If broadcasters in the Wichita-Hutchinson, Kan., market hoped the sale of KWCH might cause the longtime market leader to stumble, the CBS affiliate quickly dashed that dream. After Media General sold KWCH to Schurz Communications last September, the station won total-day ratings, primetime, early-evening news and late news during November sweeps.
If anything, says President/General Manager Joan Barrett, KWCH got stronger: “While the other stations are consolidating, Schurz has put a lot of investment in the station. It was a great move for us.”
The station has held its lead in Nielsen's No. 67 market, which took in an estimated $59.4 million last year, according to BIA Financial, up from $56.1 million in 2005. But the competition, led by NBC affiliate KSNW, has been fine-tuning their offerings to change the dynamic.
KSNW, which is owned by Blackstone Ventures, recently signed a construction permit to build a digital station and has adopted a single-anchor format with longer stories and a more upbeat tone. “We're doing more success stories and news about your neighbors,” says President/General Manager Al Buck, “not just fires and accidents.”
To be sure, extreme-weather stories are always a draw in the tornado belt. Terry Cole, president/general manager of ABC affiliate KAKE, is betting that “a heavy dose of weather might bring the viewers” to the station's 4 p.m. news. The Gray Broadcasting-owned station, which won morning news in November, launched the newscast last month against The Oprah Winfrey Show on KWCH.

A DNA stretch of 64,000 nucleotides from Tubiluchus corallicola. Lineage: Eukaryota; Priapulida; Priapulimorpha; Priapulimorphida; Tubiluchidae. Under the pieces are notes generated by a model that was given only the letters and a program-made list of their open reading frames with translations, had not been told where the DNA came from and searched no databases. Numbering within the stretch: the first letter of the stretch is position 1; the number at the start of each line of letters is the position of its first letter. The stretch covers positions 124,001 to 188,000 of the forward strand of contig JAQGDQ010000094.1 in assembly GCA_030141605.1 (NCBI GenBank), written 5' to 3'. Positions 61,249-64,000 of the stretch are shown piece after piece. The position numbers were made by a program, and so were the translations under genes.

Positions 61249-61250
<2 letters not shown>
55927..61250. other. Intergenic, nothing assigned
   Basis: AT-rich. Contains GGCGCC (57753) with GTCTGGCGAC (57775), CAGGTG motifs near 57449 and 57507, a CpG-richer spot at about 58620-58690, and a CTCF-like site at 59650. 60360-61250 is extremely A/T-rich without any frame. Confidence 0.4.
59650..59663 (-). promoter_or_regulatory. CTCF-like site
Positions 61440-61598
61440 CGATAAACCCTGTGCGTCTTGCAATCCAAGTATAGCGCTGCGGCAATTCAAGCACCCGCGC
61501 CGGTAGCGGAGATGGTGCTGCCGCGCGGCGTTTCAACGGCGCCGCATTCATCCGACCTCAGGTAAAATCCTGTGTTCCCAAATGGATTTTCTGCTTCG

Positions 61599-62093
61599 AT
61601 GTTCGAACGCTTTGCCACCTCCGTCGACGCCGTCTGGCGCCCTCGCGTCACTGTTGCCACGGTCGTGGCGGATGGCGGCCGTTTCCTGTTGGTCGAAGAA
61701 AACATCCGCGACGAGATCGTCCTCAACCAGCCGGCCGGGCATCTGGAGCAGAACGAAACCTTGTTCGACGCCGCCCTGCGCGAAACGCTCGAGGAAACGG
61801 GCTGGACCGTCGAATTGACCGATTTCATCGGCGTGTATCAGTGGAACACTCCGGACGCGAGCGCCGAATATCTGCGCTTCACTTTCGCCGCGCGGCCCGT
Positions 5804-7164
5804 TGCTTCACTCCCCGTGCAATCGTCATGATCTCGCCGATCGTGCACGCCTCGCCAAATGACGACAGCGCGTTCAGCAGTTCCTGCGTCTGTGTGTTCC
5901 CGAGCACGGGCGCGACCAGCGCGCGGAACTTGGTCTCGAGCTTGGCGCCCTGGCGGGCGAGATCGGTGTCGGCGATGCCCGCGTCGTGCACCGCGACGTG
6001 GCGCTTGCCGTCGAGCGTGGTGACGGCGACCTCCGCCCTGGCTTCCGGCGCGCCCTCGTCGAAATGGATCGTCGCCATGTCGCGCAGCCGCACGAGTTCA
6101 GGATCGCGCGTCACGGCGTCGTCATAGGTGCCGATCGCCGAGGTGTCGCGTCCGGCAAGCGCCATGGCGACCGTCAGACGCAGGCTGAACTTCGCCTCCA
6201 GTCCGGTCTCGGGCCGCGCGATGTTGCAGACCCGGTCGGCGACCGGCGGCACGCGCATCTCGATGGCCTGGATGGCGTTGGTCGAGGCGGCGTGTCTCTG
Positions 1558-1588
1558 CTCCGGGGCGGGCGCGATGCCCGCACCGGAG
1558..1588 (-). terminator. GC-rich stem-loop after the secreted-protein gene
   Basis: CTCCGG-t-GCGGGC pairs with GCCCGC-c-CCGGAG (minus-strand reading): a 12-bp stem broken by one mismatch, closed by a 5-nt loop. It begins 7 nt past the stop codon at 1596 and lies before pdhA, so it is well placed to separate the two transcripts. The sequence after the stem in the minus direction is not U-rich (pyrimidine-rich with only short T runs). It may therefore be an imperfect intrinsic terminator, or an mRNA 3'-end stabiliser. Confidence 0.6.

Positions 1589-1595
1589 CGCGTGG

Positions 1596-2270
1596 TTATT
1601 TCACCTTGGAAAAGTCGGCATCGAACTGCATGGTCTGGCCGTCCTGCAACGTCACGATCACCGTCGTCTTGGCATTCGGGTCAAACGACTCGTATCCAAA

Cole attributes recent gains at KAKE to ABC's resurgent prime, along with innovations like “KAKE on Your Cell,” mobile news flashes that he says yield a million monthly Web hits.
Clear Channel's Fox affiliate KSAS airs 9 p.m. news produced by KWCH. Says KSAS VP/General Manager Kent Cornish, “The newscast has grown every ratings book.”
Banks Broadcasting's CW affiliate KSCW does not air news, but the former WB station has seen a big boost since switching affiliations. “It's totally exceeded expectations,” says Banks Broadcasting CEO Lyle Banks. “We expected a little uptick some nights, but the entire primetime is up 13%.” He credits strong branding from CW headquarters, along with getting new viewers after the UPN affiliate shifted to MyNetworkTV.
All the stations are focusing on digital products. Unfortunately for the competition, that includes KWCH. The station overhauled its Website this past fall and got “record hits” from live coverage of a memorial service for a murder victim.
“We're streaming a lot more things,” Barrett says. “It's much more dynamic.”
With aircraft production central to its economy, the Wichita-Hutchinson area has struggled to bounce back from the airline industry's post-9/11 woes. But station managers say planes are selling and the vast market—it comprises some 65 counties in three states—is stable.
Restaurants, retail and telecommunications are advertising, and with AT&T set to offer its U-verse TV service this year, that should see both it and cable operator Cox increase their marketing.
“It's not shoot to the moon, and it's not drop out of sight,” says KSNW's Buck. “It's steady growth.”